SO: for the near future you can use:

lxc.mount.entry=/path/in/host/mount_point mount_point none bind 0 0

instead of the suggestion above. NOTE that it is critical to have no leading "/" in the container mount point (making it a relative mount point).

Incompatibility with systemd

* The version in Wheezy (0.8.0~rc1-8+deb7u2) is not compatible with running systemd inside the container. See 766216 * The versions in both jessie and stretch support systemd in the container just fine for Debian guests. ** YMMV for other types of guests


Upgrading container from "Wheezy" to "Jessie"

When upgrading an lxc guest running "Wheezy" to "Jessie", the lxc VM will stop working, because at the time of writing (23.11.2014) systems will automatically be migrated to systemd. See 766233. This behaviour is being reviewed in 762194.


Switch back to sysv

If the VM was migrated to systemd automatically via an upgrade then you can switch back to sysvinit:

lxc-stop -n myvm               # stop the vm
                               # or, if that doesn't work use lxc-kill

# the next step requires the VM to be mounted at /var/lib/lxc/myvm/root

chroot /var/lib/lxc/myvm/root  # chroot into the vm
apt-get install sysvinit-core # reinstall old sysvinit

Alternatively you can try to start the container in the foreground and do the same via the container's console as described in section Debian 8 "Jessie"/testing.

Not letting your system be updated to systemd during the upgrade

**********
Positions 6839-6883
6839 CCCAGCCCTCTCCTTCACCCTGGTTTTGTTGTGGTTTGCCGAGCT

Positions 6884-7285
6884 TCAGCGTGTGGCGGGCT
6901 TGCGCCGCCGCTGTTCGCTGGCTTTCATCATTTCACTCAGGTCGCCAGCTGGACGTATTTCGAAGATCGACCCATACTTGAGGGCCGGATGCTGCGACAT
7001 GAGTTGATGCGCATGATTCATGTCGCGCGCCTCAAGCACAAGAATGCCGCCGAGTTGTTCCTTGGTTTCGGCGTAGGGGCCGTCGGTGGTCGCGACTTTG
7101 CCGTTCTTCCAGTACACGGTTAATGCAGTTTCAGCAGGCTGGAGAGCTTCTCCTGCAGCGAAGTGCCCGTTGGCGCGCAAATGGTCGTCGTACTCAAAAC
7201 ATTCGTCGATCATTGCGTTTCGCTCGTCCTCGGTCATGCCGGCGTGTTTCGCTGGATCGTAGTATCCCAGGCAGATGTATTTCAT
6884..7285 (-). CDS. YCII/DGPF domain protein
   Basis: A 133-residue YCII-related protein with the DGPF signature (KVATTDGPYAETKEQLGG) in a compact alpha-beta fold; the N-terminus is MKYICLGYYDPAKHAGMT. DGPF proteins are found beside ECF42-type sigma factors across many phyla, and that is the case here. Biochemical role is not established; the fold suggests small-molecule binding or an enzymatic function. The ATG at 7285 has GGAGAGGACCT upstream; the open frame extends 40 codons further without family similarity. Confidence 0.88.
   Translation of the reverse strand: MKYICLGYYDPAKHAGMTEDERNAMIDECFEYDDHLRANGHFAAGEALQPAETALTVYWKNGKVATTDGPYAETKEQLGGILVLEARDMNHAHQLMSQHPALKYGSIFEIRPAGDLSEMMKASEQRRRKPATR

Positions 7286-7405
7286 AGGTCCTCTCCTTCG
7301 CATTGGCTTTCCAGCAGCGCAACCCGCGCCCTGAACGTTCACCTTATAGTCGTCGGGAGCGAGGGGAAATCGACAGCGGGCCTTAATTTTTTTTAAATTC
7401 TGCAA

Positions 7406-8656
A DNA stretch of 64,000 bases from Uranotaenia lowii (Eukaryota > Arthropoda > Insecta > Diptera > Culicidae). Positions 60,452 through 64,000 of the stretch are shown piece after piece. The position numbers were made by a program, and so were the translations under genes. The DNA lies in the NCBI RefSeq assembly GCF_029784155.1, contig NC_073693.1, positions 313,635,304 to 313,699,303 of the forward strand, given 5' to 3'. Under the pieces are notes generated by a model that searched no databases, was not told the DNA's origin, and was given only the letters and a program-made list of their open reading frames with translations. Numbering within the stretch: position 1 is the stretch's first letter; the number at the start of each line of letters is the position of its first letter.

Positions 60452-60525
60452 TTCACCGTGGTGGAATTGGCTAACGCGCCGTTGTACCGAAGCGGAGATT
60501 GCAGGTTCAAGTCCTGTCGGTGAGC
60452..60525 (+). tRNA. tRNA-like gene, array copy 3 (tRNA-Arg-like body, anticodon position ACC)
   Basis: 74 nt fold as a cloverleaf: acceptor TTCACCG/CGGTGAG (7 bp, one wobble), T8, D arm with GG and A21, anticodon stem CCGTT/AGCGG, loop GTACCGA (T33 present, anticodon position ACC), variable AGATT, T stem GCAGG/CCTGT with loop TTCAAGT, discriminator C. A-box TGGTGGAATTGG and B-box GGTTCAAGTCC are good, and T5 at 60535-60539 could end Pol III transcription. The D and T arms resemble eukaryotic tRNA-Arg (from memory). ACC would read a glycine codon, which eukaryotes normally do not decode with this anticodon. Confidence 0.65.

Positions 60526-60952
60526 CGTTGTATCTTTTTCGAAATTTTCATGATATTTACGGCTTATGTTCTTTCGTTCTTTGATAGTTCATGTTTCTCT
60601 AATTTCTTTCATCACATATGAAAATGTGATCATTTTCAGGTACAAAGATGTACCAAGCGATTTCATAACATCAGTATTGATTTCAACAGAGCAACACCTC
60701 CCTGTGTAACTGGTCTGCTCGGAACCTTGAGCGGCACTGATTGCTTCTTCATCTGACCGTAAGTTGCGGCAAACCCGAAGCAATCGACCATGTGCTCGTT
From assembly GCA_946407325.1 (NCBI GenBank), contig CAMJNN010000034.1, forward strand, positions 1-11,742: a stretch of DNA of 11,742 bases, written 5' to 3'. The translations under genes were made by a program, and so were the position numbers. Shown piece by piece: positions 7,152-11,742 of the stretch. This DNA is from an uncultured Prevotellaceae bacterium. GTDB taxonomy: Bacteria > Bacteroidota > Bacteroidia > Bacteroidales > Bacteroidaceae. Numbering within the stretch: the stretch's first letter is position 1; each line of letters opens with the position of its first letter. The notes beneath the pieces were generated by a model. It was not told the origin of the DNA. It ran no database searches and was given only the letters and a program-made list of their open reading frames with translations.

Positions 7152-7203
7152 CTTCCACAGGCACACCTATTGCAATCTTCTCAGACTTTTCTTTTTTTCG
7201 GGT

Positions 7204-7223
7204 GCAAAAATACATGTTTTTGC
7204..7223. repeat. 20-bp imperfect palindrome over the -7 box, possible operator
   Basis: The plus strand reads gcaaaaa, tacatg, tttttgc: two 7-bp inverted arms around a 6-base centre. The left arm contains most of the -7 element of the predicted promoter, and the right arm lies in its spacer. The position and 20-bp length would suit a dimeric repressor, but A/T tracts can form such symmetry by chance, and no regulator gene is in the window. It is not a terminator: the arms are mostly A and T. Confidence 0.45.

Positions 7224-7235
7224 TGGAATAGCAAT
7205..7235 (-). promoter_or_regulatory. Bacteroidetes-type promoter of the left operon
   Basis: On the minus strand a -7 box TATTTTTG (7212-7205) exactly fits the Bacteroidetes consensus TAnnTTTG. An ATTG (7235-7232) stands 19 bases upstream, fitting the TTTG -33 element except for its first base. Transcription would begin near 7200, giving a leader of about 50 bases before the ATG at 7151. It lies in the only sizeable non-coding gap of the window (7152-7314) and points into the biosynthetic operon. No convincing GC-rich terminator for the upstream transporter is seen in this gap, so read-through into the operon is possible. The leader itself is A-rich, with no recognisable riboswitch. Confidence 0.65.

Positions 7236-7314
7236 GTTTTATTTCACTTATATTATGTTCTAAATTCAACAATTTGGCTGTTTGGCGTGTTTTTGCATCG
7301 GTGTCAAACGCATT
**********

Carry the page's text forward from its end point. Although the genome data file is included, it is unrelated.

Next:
Before upgrade, run:

apt-get install sysvinit-core

or run the following command in place of a usual dist-upgrade:

apt-get dist-upgrade sysvinit-core

Reconfiguring updated VMs

Note that the following recipe only works on hosts running jessie. It will not work on hosts still running wheezy.

Add the following to your container config:

lxc.autodev = 1
lxc.kmsg = 0

Do the following in the guest.

Adjust getty@.service:

cp /lib/systemd/system/getty@.service /etc/systemd/system
# Comment out the line ConditionPathExists=/dev/tty0 in the copied getty@.service

The udev service (which is a hard dependency of systemd in Jessie) won't run in a container, however the systemd config will detect that sysfs is mounted read-only and will automatically skip udev startup. Apparently this was not the case with earlier versions of systemd and this page used to advise using systemctl to mask the udev and systemd-udev services - this is no longer necessary and may cause problems later (see 812932).

Creating new "Jessie" VMs

Creating new Jessie containers should work without issue.



See also :

Known bugs and "got to know issues"

  • 600466 - "Respawning too fast" messages and can't connect to console due to missing tty(1234) nodes in generated container rootfs. Workaround: remove from container's /etc/inittab or start container in interactive mode and mknod -m 660 dev/tty1 c 5 1 for each required tty.

  • Some bugs that might apply to non-official containers - read the follow-ups for solutions.

  • "telinit: /run/initctl: No such file or directory" running lxc-halt?

    mknod -m 600 /var/lib/lxc/myvm/rootfs/run/initctl p

    and add "sys_admin" to the lxc.cap.drop line in /var/lib/lxc/myvm/config? See http://wiki.deimos.fr/LXC_:_Install_and_configure_the_Linux_Containers#telinit:_.2Frun.2Finitctl:_No_such_file_or_directory

  • 761197 - "systemd-journald eats CPU in lxc jessie container"
    As noted in the bug report, setting "lxc.kmsg=0" in "/var/lib/lxc/myvm/root" and removing "/dev/kmsg" inside the container seems to fix the problem.

  • if you encounter a "Failed to mount cgroup at /sys/fs/cgroup/systemd: Operation not permitted", then you might consider this advice. The author of these lines here has not verified the accuracy of the proposed configuration settings - be it with respect to security or to other side effects, so please use your own judgement.

See also